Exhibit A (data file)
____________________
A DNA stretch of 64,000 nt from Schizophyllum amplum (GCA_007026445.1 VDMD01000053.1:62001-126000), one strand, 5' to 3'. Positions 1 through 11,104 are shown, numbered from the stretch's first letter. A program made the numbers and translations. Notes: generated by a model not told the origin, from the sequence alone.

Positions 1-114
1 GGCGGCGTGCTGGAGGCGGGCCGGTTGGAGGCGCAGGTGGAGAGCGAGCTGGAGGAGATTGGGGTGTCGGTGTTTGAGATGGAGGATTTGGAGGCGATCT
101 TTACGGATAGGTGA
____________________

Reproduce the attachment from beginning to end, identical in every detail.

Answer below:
A DNA stretch of 64,000 nt from Schizophyllum amplum (GCA_007026445.1 VDMD01000053.1:62001-126000), one strand, 5' to 3'. Positions 1 through 11,104 are shown, numbered from the stretch's first letter. A program made the numbers and translations. Notes: generated by a model not told the origin, from the sequence alone.

Positions 1-114
1 GGCGGCGTGCTGGAGGCGGGCCGGTTGGAGGCGCAGGTGGAGAGCGAGCTGGAGGAGATTGGGGTGTCGGTGTTTGAGATGGAGGATTTGGAGGCGATCT
101 TTACGGATAGGTGA